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Designing an MVP for Comet Academy - a school aiming to teach children the skills of the future.

Comet Academy in an ambitious edtech startup aiming to teach children a wide range of future-proof skills such as programming, design and entrepreneurship. The founders invited me to work together to help them shape their initial brand and designs of the MVP site, which was accomplished in less than 2 months.


The first step was to create foundation of a brand that could resonate with students (8-13 year old children) and their parents alike. To accomplish this, I have set up a series of interactive online workshops with the team, first addressing topics such as brand positioning and personality, and later shifting to brand identity. It took the team some time to achieve alignment on the hard questions, such as ‘why does our brand exist’ and ‘what problem are we solving and for whom’. Getting there required nudging the team to take a brave step away from trying to get it perfect the first time around, and adopting a more agile mindset of experimentation. But once everyone started to feel free from the pressures of perfectionistm, ideas started to flow easily.

 A part of working materials from the branding workshops.

Once the team had aligned on the brand personality (I always enjoyed using a list of brand adjectives from Elise Epp), reference sites, desired tone of voice and feeling, we were ready to start exploring the brand identity (the visible elements such as color, design and logo, that identify the brand in consumer minds).

For that we looked at a range of competing services, as well as some inspiring designs from unrelated fields on Pinterest. Soon a picture started to emerge that the core defining elements of our brand identity would be color, typography, illustration. Working closely with the stakeholders, we landed on a pastel/neon color palette that differentiated the service from competition, while giving it a modern edge with a universal appeal.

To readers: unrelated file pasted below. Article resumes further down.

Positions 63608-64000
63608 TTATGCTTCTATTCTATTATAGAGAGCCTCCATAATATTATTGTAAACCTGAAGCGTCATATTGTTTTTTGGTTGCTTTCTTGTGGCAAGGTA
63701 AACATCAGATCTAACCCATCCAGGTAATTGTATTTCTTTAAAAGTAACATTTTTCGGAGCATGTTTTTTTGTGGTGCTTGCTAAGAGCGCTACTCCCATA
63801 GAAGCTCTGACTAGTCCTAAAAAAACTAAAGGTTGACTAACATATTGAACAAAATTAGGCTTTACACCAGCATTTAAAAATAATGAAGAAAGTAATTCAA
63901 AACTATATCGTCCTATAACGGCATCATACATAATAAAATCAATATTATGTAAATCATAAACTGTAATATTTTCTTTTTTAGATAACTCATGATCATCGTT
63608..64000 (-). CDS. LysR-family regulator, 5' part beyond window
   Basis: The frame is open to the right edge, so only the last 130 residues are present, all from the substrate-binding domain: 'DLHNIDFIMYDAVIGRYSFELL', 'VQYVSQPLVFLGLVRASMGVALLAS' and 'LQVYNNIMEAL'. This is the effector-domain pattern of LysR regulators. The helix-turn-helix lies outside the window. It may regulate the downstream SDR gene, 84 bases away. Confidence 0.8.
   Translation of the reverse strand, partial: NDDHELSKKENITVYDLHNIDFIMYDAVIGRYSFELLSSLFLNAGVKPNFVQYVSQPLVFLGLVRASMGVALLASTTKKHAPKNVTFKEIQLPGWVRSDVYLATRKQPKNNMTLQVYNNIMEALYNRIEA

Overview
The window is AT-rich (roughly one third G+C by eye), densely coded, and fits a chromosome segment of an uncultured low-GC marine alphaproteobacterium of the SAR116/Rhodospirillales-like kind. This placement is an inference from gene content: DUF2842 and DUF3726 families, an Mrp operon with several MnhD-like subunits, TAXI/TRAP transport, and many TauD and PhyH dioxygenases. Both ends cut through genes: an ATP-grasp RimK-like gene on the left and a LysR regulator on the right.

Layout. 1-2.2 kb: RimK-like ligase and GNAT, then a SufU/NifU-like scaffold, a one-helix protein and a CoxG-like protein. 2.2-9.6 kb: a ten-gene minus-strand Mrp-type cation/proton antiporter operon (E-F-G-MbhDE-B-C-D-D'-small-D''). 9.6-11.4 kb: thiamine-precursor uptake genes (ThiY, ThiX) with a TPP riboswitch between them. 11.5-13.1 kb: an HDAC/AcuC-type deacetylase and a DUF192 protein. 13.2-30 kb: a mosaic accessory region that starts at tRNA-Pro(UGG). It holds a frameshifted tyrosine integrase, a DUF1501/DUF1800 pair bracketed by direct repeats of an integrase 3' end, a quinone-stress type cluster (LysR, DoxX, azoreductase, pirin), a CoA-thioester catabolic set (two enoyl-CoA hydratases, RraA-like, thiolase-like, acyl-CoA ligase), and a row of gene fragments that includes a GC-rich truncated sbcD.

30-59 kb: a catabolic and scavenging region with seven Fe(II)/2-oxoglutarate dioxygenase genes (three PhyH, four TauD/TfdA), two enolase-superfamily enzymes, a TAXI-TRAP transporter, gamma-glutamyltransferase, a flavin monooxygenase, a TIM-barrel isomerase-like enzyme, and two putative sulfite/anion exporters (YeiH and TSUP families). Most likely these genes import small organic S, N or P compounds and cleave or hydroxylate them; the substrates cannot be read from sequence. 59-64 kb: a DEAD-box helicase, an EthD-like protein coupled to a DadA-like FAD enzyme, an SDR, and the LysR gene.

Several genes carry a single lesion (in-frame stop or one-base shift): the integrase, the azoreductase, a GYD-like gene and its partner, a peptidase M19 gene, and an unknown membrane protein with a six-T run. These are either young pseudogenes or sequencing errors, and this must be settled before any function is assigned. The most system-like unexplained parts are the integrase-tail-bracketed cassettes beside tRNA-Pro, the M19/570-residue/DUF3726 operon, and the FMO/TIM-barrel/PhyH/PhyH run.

We then used a similar traditional-yet-quirky criteria to select the appropriate typeface. After evaluating dozens of typefaces (some team members even had an outing to an art museum where they got temporarily obsessed with Alloy Grotesk by Kirjatehnika), the team settled on Roobert, a quirky sans-serif that also came as a variant font. It meant that we could do lots of cool in-code typeface manipulations such as this

For the illustrations, the team decided to go with a style that seemed polished, yet drawn as if it could have been made by a child (approachability and friendliness were one of our core brand personality traits). To produce the required artwork, we partnered together with Sasha Mitkalova, an illustrator from St. Petersburg who came highly recommended and who’s style we immediately liked.
As the team was still not sure about the name, we called it project Comet, as a placeholder name. With the key brand ID elements in place, we were ready to jump into design of the user flows. 

Designing the user flows

I started by working together with the PM to collect and prioritize all the key user flows that should be included in the MVP for both user groups - the kids and their parents. After that we continued working in iterative fashion, getting regular feedback from the team (that included the PM, CMO, CTO and CEO) and creating new versions of designs on a daily basis.

As I was creating the designs, two additional artefacts were produced - a Design System and a detailed Interaction Design library. In some instances, I would make a prototype in code to easily communicate it to developers.

Finally, once all of our collective imagination and vision was included in what we felt was possible for the MVP, we created a clickable protoype in Figma and did an async usability test using Userfeel.com. Overall, the user reaction to designs was highly positive and they could accomplish the required tasks without much difficulty (average SUS score of 96).

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